safety medical

Lexapro and Pregnancy

Depression and anxiety affect millions of people every day, and unfortunately getting pregnant can trigger the imbalances in the brain chemistry that causes these disorders. Taking Lexapro during pregnancy then becomes a question of benefit over risk in the expectant mother. Lexapro is one of the leading medications to treat people with depression and anxiety, but it can impact the health of the baby and the mother, therefore it is extremely important to consult a physician and gather their expert opinion and directions. Having a Lexapro pregnancy can be harmful and your physician will often look for a better alternative based on your health and the risks posed by this solution to the mother’s mental health.

Lexapro and pregnancy

Lexapro is a drug that is used to treat acute or chronic anxiety and depression in adults and adolescents over the age of 12 years old. It is given a pregnancy safety rating of C or moderate and the studies show that there are increased risks of complication with Lexapro and pregnancy in the 3rd trimester. The most common side effects of a Lexapro pregnancy include: nausea, dry mouth, drowsiness, and insomnia. Less common, but not uncommon side effects of taking Lexapro during pregnancy include: diarrhea, ejaculation complications, dyspepsia, increased fatigue, increased anxiety, vomiting, and loss of appetite. The rarest much often most severe side effects include: severe sinusitis, sexual dysfunction, menstrual complications, sharp abdominal pain, and decreased libido.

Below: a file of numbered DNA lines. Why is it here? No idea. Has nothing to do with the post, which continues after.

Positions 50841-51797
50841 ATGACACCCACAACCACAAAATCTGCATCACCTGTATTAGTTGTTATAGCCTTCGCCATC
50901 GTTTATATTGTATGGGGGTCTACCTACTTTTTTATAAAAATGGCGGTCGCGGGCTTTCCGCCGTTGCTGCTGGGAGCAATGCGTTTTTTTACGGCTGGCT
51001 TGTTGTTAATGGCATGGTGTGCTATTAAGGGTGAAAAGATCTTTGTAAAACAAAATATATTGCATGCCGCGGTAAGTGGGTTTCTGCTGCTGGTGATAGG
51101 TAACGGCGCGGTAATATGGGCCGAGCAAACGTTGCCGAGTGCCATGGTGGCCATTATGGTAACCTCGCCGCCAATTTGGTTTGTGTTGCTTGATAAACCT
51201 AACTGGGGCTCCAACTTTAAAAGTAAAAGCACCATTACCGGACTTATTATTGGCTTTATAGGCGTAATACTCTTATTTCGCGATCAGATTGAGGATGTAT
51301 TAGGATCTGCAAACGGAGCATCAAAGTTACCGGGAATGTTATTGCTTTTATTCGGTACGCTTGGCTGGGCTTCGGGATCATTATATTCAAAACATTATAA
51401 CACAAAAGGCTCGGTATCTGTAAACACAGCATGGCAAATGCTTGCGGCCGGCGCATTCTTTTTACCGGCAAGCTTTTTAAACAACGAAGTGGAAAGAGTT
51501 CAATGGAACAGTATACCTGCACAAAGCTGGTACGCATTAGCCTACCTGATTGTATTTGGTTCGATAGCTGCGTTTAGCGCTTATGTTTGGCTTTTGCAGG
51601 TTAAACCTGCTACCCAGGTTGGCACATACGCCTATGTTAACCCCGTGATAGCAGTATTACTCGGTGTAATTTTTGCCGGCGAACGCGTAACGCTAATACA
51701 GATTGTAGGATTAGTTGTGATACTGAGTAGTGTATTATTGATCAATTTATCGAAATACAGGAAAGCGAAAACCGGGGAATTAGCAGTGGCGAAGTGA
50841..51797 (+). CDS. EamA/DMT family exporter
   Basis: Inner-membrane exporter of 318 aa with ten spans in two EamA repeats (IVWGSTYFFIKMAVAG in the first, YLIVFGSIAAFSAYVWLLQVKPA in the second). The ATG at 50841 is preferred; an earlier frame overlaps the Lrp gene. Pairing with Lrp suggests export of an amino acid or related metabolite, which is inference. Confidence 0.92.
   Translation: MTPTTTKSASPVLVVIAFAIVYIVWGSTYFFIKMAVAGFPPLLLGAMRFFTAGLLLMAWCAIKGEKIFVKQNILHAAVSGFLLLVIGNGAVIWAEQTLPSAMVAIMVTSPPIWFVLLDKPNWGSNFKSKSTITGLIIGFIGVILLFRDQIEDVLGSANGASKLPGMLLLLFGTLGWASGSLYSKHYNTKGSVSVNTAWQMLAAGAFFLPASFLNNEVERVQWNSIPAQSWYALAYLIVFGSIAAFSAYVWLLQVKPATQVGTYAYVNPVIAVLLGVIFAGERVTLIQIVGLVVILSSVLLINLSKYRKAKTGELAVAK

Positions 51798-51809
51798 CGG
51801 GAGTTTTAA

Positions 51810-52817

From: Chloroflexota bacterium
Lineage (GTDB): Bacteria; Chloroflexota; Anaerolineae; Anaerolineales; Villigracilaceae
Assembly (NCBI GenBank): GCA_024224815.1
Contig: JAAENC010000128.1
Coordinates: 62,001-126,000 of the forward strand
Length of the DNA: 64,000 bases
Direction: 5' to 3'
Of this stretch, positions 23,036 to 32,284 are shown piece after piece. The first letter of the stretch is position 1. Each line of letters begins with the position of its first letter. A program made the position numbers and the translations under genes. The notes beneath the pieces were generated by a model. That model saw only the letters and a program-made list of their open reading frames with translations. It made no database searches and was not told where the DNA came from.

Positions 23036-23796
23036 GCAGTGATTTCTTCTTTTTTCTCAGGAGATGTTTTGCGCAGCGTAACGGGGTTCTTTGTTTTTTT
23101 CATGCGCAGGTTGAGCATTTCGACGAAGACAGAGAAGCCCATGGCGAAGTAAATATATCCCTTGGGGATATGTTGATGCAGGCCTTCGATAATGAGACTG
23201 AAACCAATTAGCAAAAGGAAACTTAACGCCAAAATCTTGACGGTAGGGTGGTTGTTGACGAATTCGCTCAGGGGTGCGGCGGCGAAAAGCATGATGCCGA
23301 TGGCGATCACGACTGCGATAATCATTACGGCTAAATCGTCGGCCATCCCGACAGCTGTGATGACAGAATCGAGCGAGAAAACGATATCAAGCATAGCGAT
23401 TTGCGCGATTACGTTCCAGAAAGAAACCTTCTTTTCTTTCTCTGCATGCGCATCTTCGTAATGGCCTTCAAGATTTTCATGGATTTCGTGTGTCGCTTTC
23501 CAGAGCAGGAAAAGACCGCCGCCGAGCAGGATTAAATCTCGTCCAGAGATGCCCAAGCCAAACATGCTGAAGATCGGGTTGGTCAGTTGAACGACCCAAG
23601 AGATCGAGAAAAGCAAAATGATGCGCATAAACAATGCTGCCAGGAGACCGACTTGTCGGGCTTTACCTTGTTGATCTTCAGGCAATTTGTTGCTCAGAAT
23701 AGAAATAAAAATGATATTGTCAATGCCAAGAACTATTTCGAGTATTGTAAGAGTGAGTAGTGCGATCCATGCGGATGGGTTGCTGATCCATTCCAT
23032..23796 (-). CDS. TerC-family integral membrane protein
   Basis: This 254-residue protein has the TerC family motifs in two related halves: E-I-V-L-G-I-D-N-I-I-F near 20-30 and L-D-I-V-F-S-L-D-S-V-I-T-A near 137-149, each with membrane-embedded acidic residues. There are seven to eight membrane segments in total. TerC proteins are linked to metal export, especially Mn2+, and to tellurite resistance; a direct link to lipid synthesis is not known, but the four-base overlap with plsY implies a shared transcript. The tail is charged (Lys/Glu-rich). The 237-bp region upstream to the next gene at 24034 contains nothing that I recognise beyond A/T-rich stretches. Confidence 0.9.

It is important to keep in mind that taking Lexapro during pregnancy can leave traces of the medication in the breast milk. Make sure that you consult with a physician about these implications and discuss the options that you have to increase the health of the mother and child. Discontinuing to take the Lexapro during pregnancy or after the baby is born is an option that should be discussed with your doctor to make sure that you do it in a way to minimize the amount and severity of the withdrawal symptoms. There have been some birth defects that have been reported but the amount of data on taking SSRIs during pregnancy and their effects, are limited.

When you become pregnant or are thinking of becoming pregnant, it is important to discuss Lexapro and pregnancy with your physician. They may advise that it is better for you to reduce the dosage, change SSRIs, or supplement with another medication to counteract the negative side effects. It is vitally important to heed their guidance and use their support for the healthiest pregnancy possible.

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